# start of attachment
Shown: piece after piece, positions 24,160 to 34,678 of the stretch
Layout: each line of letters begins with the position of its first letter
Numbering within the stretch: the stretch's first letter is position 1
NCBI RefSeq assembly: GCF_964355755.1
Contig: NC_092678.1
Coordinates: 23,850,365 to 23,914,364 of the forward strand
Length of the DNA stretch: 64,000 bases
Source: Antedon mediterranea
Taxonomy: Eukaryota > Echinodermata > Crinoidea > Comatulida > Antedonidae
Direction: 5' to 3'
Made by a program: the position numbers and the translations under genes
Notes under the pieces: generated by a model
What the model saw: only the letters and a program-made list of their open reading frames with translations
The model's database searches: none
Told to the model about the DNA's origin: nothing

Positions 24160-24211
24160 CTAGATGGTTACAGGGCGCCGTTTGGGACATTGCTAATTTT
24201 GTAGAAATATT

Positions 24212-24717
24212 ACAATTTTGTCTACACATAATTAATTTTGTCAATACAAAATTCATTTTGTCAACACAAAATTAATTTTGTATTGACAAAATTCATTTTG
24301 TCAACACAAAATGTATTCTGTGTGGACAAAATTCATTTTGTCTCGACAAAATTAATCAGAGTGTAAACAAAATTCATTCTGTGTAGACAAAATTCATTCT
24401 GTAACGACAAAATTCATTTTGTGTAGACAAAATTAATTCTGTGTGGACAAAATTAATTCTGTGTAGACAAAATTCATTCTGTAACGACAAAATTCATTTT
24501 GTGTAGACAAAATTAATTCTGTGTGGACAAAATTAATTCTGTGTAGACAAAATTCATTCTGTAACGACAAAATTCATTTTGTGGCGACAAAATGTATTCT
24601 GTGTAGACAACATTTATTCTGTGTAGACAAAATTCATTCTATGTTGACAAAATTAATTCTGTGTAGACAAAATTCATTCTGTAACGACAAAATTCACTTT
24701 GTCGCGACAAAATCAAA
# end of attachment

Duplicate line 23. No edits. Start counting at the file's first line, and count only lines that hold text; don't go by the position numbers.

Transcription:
24501 GTGTAGACAAAATTAATTCTGTGTGGACAAAATTAATTCTGTGTAGACAAAATTCATTCTGTAACGACAAAATTCATTTTGTGGCGACAAAATGTATTCT